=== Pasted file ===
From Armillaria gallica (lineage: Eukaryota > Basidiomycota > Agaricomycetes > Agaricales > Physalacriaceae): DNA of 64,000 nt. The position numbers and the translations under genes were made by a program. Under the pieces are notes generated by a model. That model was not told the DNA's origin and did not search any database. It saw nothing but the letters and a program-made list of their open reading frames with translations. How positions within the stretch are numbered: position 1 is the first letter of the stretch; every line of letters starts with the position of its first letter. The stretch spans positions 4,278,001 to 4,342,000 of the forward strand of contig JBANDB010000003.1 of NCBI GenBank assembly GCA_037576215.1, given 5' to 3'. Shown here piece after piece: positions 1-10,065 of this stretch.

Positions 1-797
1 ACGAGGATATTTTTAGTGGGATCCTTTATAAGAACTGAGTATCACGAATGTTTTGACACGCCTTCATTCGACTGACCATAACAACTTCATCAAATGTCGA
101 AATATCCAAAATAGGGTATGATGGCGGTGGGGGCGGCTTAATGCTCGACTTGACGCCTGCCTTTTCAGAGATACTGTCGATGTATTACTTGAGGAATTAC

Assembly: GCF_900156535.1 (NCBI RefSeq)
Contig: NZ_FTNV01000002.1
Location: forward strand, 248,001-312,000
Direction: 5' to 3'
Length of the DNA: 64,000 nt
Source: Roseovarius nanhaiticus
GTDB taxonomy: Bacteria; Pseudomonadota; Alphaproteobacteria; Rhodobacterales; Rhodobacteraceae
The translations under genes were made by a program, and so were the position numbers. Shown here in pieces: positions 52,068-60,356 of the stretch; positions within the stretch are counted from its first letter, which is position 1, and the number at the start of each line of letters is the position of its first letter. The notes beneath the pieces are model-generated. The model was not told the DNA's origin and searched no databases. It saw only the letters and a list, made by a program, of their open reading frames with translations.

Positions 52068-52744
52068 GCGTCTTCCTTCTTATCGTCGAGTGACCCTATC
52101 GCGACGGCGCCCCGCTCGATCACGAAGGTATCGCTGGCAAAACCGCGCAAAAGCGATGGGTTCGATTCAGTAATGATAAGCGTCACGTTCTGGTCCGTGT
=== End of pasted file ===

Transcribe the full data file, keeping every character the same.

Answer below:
From Armillaria gallica (lineage: Eukaryota > Basidiomycota > Agaricomycetes > Agaricales > Physalacriaceae): DNA of 64,000 nt. The position numbers and the translations under genes were made by a program. Under the pieces are notes generated by a model. That model was not told the DNA's origin and did not search any database. It saw nothing but the letters and a program-made list of their open reading frames with translations. How positions within the stretch are numbered: position 1 is the first letter of the stretch; every line of letters starts with the position of its first letter. The stretch spans positions 4,278,001 to 4,342,000 of the forward strand of contig JBANDB010000003.1 of NCBI GenBank assembly GCA_037576215.1, given 5' to 3'. Shown here piece after piece: positions 1-10,065 of this stretch.

Positions 1-797
1 ACGAGGATATTTTTAGTGGGATCCTTTATAAGAACTGAGTATCACGAATGTTTTGACACGCCTTCATTCGACTGACCATAACAACTTCATCAAATGTCGA
101 AATATCCAAAATAGGGTATGATGGCGGTGGGGGCGGCTTAATGCTCGACTTGACGCCTGCCTTTTCAGAGATACTGTCGATGTATTACTTGAGGAATTAC

Assembly: GCF_900156535.1 (NCBI RefSeq)
Contig: NZ_FTNV01000002.1
Location: forward strand, 248,001-312,000
Direction: 5' to 3'
Length of the DNA: 64,000 nt
Source: Roseovarius nanhaiticus
GTDB taxonomy: Bacteria; Pseudomonadota; Alphaproteobacteria; Rhodobacterales; Rhodobacteraceae
The translations under genes were made by a program, and so were the position numbers. Shown here in pieces: positions 52,068-60,356 of the stretch; positions within the stretch are counted from its first letter, which is position 1, and the number at the start of each line of letters is the position of its first letter. The notes beneath the pieces are model-generated. The model was not told the DNA's origin and searched no databases. It saw only the letters and a list, made by a program, of their open reading frames with translations.

Positions 52068-52744
52068 GCGTCTTCCTTCTTATCGTCGAGTGACCCTATC
52101 GCGACGGCGCCCCGCTCGATCACGAAGGTATCGCTGGCAAAACCGCGCAAAAGCGATGGGTTCGATTCAGTAATGATAAGCGTCACGTTCTGGTCCGTGT